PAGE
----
Two hundredths of a second meant the fulfillment of an 18-year record quest for one driver and disgust for another.
Funny that such a tiny margin – essentially the blink of an eye – would decide a Pikes Peak International Hill Climb that dragged into the evening because of crashes and delays so that the final 15 competitors raced a shortened course.
Amid the commotion that included a burned-out engine for defending champion and record-holder Nobuhiro “Monster” Tajima, emerged one of the race’s best finishes in its 90-year history, the first year that Pikes Peak Highway was fully paved.
Rhys Millen blazed up the mountain in 9 minutes, 46.16 seconds just 10 spots after Frenchmen Romain Dumas set a shortlived record time of 9:46.18.
For Millen, whose father, Rod Millen, held the mountain’s speed record from 1994 through 1997, it was en emotional triumph. For 18 years he had chased that record, at times running $1 million cars that he owned.
The record finally came in a year when his sponsors did not provide a top ride and he instead drove a production car.
“This is just unbelievable,” Millen said. “We just competed against the best in the world and beat them.”
While Millen raised his hands in jubilation when the times were read; Dumas dropped his head in disappointment and anger.
Dumas was livid that the race was organized by class instead of overall time. Because it was set up as it was, he drove in rainier conditions than many drivers – including Millen. He would have preferred the top drivers to go in succession and in similar conditions, particularly earlier in the day before the mountain was covered in rain and ice.
“We spend all this money to come for one weekend and it’s not fair,” said Dumas, a Hill Climb rookie who said he would not return. “I know it’s bad to speak like that of a race since I am a newcomer, but it is not fair.”
Third place overall went to Carlin Dunne, who became the first driver to break the 10-minute barrier on a motorcycle. Dunne clocked a time of 9:52 in the 1205 class and his teammate Greg Tracy followed at 9:56 in the next run – finishing in fourth overall.
Top qualifiers Jean Phillipe Dayraut and Paul Dallenbach were among several drivers who failed to finish, leaving the race marred by red flags.
David Donner Wins Unlimited Division
David Donner (Colorado Springs), whose family spans four generations of racers at the Pikes Peak International Hill Climb, notched his first win in the Unlimited division, driving his 2012 Palatov D4PPS to victory with a clocking of 10:04.652. Cody Loveland (Buckley, Mich.) was second at 11:39.766 in a division won for the last six years by Japan’s Nobuhiro Tajima, who switched to the Electric Auto Division today and was forced out by a fire in his cockpit.
Japanese Rally Star Wins Electric Auto Division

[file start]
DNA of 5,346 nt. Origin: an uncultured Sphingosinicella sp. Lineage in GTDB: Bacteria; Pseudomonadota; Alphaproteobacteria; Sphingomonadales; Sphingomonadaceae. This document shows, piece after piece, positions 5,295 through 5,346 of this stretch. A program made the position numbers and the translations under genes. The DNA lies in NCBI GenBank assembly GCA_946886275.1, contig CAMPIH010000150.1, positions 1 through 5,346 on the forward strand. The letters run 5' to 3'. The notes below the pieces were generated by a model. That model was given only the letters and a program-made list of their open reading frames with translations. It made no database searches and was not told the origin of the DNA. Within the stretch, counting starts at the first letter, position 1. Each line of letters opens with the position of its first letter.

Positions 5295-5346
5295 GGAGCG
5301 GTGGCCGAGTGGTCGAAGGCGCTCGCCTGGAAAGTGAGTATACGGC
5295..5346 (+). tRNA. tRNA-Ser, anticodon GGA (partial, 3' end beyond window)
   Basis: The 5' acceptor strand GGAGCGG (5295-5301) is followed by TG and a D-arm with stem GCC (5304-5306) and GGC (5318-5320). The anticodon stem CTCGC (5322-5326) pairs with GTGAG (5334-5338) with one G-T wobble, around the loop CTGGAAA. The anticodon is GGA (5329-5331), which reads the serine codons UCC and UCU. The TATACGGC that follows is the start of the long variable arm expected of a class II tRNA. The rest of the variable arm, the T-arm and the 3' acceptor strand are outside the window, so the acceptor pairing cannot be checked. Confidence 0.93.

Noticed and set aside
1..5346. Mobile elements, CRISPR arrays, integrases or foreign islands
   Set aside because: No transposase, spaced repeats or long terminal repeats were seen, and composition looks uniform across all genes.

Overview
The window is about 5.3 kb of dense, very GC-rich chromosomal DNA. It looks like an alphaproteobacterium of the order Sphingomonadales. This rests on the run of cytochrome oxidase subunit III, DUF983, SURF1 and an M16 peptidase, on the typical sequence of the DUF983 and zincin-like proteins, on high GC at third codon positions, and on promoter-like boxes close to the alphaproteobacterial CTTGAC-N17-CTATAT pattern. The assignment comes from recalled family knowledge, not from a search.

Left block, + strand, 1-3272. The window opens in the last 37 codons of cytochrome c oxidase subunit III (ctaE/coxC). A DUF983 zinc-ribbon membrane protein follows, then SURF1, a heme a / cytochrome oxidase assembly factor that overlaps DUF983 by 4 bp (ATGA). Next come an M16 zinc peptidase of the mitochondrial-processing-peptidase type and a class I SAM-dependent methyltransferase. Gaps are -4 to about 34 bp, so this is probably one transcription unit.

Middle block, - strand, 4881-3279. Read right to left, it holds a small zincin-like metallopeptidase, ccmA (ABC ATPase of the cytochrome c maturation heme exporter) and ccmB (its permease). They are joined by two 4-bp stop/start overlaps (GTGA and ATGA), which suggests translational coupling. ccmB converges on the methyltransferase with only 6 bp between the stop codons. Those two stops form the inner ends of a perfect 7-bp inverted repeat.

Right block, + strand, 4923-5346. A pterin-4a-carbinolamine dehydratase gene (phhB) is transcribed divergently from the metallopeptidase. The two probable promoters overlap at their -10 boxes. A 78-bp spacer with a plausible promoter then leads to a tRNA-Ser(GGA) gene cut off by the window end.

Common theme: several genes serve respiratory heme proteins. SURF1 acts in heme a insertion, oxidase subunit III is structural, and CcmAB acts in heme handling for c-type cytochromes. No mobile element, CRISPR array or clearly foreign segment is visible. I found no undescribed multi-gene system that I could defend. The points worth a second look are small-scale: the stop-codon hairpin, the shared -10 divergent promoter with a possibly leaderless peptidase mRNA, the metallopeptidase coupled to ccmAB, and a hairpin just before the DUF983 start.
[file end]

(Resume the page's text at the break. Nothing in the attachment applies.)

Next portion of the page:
Fumio Nutahara, a famous Japanese Rally car star, won the Electric Division behind the wheel of a Toyota Motorsport Gmbh, taking the demanding 12.42 mike course to the summit of the mountain with a time of 10:15.380. Another famous Japanese rally star, Hiroshi Masuoka, was second in his Mitsubishi i-MiEV Evolution, with a time of 10:30.850. Defending champion Ikuo Hanawa of Japan finished fifth.
Live timing at www.ppihc.com
Carlin Dunne (Santa Barbara, Calif.) broke the Peak’s 10-minute mark in winning the 1205 cc motorcycle with a clocking of 9:52.819. Runner-up Greg Tracy clocked 9:58.262 to crack the old barrier first. Dunne set the course mark for bikes last year with an 11:11.329.
Marc LaNoue (Houston) won the Vintage Motorcycle Division with a class record of 12:39.782; Jason Archuleta (Colorado Springs), set a class mark in winning the 250 cc division with an 11:41.015 clocking; Travis Newbold (Montrose) won the 450cc division with a class record of 11:06.618, and Gary Trachy (Orange, Calif.) set a new class record in winning the 750 cc division with a blistering 10:40.753 clocking.
John-Thomas Wood (Adelanto, Calif.) and co-driver Chris Rizzo shredded their old mark in repeating as Motorcycle Sidecar Champions. Wood’s time of 11:41.406 buried the old mark they set last year of 13:09.040.
Steve Tutt (Platte City, Mo.) broke the Quad Modified motorcycle mark with his clocking of 11:40.521, eclipsing the old standard of 11:59.021 set last year by Michael Coburn.
Doug Siddens (Cedar Park, Texas) triumphed in the motorcycle Exhibition Powersport Class, racing his 2009 Polaris RZR-X to the win with a clocking of 10:40.669. This division features UTVs, electric motorcycles, and Quads 750cc-and-up.
Jess Neal (Colorado Springs) won the Vintage Auto division in a 1971 Plymouth Barracuda in a time of 12:03.858 as the automobile divisions opened after Noon.
Notes: Greg Tracy and Gary Trachy are actually brothers, but choose to spell their last names differently. The old PPIHC Motorcycle course record was the 11:11.329 set last year by Ducati’s Carlin Dunne in the 1205 cc division.
Worth Noting: The overall course record was the 9:51.278 set last year by Japan’s Nobuhiro Tajima in winning the Unlimited Crown. He had an electric car in 2012.